Summary of "Hurricane Ike: Revisited"
Date: September 14, 2009
On September 13, 2008, the greater Houston-Galveston area was waking up to no lights, no air conditioning, flooded streets and little running water. The area was facing the aftermath of Hurricane Ike that blew into the area that night, causing more than $27 Billion dollars in damages. One year after Ike, on September 14, 2009, a Rice University team of experts at the Severe Storm Prediction, Education and Evacuation from Disasters (SSPEED) Center hosted a day-long event that revisited the storm to determine what has been learned from that devastating occurrence, and what has been put in place for preparation of future severe storms.
Over 150 participants from local emergency management offices, county and city departments, academia, independent consulting and local engineering firms attended “Hurricane Ike: Revisited”. Dr. Philip Bedient, the SSPEED Center Director, kicked off the conference at 9 a.m. followed by KHOU Channel 11 Chief Meteorologist Gene Norman, who addressed meteorology of the storm before, during and after Ike made landfall on the Texas Gulf Coast. Dr. Gordon Wells with the Center for Space Research at the University of Texas discussed the characteristics of the Ike storm surge and was followed by a discussion of the metrological aspects of Ike by Mr. Jeff Lindner of Harris County Flood Control District. Dr. Clint Dawson of The University of Texas continued with the storm surge modeling using ADCIRC models and the session was concluded by Dr. Bedient, who discussed the linkage of inland flooding and storm surge of Galveston Bay.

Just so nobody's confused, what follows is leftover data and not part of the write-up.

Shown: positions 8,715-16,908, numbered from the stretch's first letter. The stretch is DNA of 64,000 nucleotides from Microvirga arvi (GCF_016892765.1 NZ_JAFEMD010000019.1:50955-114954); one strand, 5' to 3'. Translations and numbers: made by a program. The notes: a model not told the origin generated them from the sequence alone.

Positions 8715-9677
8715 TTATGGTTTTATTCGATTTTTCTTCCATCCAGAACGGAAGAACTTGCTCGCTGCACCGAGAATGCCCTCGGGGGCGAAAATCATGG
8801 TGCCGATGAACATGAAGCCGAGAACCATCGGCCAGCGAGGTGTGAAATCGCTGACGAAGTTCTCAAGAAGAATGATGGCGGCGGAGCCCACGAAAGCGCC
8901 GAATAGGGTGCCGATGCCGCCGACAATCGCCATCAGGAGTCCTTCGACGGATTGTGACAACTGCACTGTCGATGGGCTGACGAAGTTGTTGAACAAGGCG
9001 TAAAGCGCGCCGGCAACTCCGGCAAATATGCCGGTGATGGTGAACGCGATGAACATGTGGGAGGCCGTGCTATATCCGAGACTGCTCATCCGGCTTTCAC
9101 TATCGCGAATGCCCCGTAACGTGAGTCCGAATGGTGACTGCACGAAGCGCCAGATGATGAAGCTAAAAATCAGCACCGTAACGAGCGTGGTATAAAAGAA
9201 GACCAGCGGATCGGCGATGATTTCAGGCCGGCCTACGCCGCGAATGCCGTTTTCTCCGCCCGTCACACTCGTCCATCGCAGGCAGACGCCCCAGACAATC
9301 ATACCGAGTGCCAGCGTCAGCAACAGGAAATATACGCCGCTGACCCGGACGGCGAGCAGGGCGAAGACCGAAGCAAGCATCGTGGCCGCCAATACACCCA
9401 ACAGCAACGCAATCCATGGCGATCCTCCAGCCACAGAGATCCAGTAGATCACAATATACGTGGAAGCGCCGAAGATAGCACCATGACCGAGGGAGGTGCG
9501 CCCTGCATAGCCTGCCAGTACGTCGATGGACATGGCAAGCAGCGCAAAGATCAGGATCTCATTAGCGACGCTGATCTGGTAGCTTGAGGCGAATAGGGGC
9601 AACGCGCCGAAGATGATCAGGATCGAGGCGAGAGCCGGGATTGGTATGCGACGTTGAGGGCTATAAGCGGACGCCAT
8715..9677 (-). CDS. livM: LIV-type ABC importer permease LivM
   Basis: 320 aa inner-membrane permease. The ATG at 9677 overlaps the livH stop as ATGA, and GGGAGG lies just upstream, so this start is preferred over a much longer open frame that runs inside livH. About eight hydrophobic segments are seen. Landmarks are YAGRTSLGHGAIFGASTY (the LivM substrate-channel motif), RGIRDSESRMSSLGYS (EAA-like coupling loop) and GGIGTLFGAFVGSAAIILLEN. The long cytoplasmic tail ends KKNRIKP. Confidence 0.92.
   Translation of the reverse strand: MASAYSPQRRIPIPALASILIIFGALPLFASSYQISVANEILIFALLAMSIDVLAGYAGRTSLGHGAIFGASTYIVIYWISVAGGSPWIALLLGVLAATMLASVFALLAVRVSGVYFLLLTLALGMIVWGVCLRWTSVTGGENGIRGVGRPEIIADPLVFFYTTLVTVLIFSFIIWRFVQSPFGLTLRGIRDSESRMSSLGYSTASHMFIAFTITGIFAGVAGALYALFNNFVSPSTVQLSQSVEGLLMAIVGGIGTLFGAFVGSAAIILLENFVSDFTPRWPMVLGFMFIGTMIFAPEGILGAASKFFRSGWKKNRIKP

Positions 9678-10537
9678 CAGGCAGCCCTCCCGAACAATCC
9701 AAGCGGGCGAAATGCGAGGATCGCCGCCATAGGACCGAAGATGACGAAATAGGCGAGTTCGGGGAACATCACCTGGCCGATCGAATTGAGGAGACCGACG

The principal points of the morning session focused on storm surge and its relation to both storm event modeling and perceived risk of a given storm. In the case of Hurricane Ike, ranked as a category 2 storm according to the Sapphire-Simpson scale, the outcome resulted in a powerful storm surge and intense flooding along highly populated areas. The ADCIRC and SLOSH models presented in this discussion underscored the complexity associated with hurricane storm surge and the need to better understand its components. Among these components is the unique bathymetry of the Texas Gulf Coast that, in the case of Hurricane Ike, resulted in enhanced wave propagation along coastal areas, especially evident on the Bolivar Peninsula. Also unique to the area is the variation in wind fetch distances throughout Galveston Bay, which serve to further vary storm surge depths along the coast. Such advanced modeling uncovers the lack of ability of the Sapphire-Simpson scale to fully describe to people the potential destructive impacts of a given hurricane, and further supports the need for a more cogent land-use planning model unique to the Texas Gulf Coast.
The afternoon began with a talk from Dr. Sam Brody of Texas A&M University concerning land use and was followed by Environmental Defense Fund’s Mary Kelly who took the lessons learned from the Louisiana coast and applied them to the Texas Gulf Coast. Community planning for flood prone coastal areas was addressed by Kevin Shanley, President of the SWA Group in Houston, and Dr. Hanadi Rifai of the University of Houston discussed the environmental risks and consequences of Ike with reference to the Houston Ship Channel.
Traffic management during both Hurricanes Ike and Rita was discussed by both Dr. Carol Lewis of Texas Southern University and Mr. Alan Clark of the Houston-Galveston Area Council. Mr. Bill Wheeler, Deputy Emergency Manager of the Harris County Office of Emergency Management discussed Harris County’s successful response following Ike, and Mr. Charlie Penland of Walter P. Moore continued with more of the lessons learned from Ike and TS Allison, which hit Houston in 2001. Discussing Galveston’s response to Ike and the plans of recovery that have since been put into place was illustrated by Ms. Betty Massey of the Mary Moody Northern Foundation and the Galveston Community Recovery Committee.